Edison State presents author discussions


PIQUA – Area authors who explore diverse subjects and employ a variety of approaches will be featured at the Creative Writing Club/Coalition at Edison State Community College during the spring semester.

The public is invited to join college students and faculty during these monthly sessions.

All programs will be from 6-7 p.m. in Room 331 and are scheduled for the fourth Wednesday of the months of January, March and April. The February program will be held on Tuesday in room 329. Following the presentations by the authors, attendees will be invited to present their writing for group critiquing.

The selection of authors is designed to expose the audience to possibilities, strategies and diverse viewpoints with opportunities for dialogue with authors following their 30-minute presentations.

Tipp City resident Steve Marlowe – an attorney, professor and author – will be featured on Tuesday. With undergraduate degrees from Miami University, a law degree from the University of Toledo and an M.F.A. from the prestigious creative writing program at the University of Iowa, Marlowe has written 20-plus columns and literary analyses. He will share the ways in which he uses his Appalachian heritage in his novel “Digging up the Bones” to earn a host of positive reviews: “Marlowe adeptly weaves a complex tale of the ways in which the often horrific behavior we heap upon each other reverberates across generations. His prose is harshly lyrical, demanding and dynamic, and evokes with exquisite accuracy this Kentucky holler from which no one emerges unscathed.” – Colette Sartor

Terry Pellman of Sidney spent his first work life as a social services administrator before beginning a second career as a prolific author who self publishes his work. On March 27, Pellman will discuss the self-publishing process as well as the marketing strategies he uses for his novels. A Republican who is politically active in the party, Pellman endorses a philosophy that maintains there are dangers in the political and cultural divide in the U.S., which could result in a breaking away of states to form a nation based on strict adherence to the original Constitution.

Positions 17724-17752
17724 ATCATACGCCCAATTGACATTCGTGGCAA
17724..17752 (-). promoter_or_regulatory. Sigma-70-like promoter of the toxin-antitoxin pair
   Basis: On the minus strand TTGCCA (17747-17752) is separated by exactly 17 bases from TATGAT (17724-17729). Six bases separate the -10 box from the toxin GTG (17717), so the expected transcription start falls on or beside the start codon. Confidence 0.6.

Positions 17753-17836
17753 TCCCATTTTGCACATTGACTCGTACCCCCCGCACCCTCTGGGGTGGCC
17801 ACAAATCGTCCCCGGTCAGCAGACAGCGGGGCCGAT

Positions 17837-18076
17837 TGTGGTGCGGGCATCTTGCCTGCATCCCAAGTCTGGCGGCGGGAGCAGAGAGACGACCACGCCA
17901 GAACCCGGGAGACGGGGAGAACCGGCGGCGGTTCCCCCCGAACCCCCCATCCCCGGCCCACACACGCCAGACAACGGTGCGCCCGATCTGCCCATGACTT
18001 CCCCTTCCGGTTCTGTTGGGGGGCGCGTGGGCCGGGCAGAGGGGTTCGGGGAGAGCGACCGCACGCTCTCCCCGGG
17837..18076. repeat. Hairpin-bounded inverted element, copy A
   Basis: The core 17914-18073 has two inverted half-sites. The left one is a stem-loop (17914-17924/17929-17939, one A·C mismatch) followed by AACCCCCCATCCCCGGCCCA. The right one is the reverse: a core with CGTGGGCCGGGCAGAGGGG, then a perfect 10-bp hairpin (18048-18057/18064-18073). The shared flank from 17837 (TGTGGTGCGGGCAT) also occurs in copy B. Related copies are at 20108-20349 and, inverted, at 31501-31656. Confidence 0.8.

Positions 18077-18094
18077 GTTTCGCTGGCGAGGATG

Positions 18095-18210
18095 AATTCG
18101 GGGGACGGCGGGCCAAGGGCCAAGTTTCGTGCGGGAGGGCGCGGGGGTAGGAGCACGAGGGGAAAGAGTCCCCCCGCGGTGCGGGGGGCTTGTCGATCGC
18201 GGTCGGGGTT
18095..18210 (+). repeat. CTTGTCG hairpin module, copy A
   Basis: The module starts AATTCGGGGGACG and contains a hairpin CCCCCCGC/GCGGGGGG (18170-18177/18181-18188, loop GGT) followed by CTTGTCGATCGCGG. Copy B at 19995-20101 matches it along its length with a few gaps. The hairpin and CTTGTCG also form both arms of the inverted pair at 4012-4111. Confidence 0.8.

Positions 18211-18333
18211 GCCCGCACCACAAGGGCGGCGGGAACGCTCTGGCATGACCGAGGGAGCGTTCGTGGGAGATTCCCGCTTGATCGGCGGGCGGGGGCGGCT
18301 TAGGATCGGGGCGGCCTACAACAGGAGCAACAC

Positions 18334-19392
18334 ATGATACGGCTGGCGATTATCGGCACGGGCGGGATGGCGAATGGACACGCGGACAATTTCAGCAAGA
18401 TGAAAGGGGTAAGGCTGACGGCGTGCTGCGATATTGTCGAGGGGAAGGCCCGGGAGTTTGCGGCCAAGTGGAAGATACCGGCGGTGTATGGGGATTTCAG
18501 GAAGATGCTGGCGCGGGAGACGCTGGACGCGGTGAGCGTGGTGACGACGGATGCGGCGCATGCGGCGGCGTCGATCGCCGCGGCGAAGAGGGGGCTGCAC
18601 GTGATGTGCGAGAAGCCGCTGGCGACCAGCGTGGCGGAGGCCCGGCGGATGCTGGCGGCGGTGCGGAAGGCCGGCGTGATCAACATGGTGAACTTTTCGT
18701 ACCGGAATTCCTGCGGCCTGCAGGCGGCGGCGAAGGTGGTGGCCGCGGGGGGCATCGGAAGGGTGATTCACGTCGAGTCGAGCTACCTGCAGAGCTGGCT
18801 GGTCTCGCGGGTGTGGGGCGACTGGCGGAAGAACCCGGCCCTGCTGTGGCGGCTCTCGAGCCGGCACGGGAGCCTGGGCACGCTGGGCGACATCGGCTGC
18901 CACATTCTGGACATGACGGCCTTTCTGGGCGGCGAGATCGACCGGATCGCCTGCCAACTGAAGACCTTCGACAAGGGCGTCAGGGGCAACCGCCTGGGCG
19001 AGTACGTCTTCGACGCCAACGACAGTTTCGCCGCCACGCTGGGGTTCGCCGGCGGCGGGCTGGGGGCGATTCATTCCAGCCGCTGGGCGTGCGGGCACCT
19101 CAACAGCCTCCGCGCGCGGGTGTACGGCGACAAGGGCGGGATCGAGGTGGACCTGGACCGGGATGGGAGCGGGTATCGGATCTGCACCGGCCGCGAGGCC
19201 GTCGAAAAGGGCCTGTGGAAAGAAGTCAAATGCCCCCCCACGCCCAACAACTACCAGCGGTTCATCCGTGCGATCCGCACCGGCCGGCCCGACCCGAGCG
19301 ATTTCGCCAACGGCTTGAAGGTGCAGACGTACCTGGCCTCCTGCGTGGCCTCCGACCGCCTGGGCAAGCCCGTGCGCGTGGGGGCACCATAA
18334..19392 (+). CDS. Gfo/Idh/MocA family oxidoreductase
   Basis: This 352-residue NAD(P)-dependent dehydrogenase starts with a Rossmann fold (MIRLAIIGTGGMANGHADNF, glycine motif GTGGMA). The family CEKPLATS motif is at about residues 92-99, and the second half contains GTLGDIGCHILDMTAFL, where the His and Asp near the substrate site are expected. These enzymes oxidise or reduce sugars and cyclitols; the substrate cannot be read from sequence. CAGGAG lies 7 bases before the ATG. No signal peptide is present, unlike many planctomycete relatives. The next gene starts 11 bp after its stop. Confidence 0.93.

A native of Alabama, a retired college professor with dozens of publications in scholarly journals and a frequent presenter on NPR, Piqua poet Jane Kretschman is scheduled for April 24 and will discuss her latest project, a study of lynchings in Alabama. She will elucidate the ways in which historical data can serve as a springboard for the production of poetry in which the poet delves deeply into the historic circumstances, the biographical information and her creative powers to give voice to this horrific part of American history.

For more information on these programs, contact Vivian Blevins at [email protected] or 937-778-3815.


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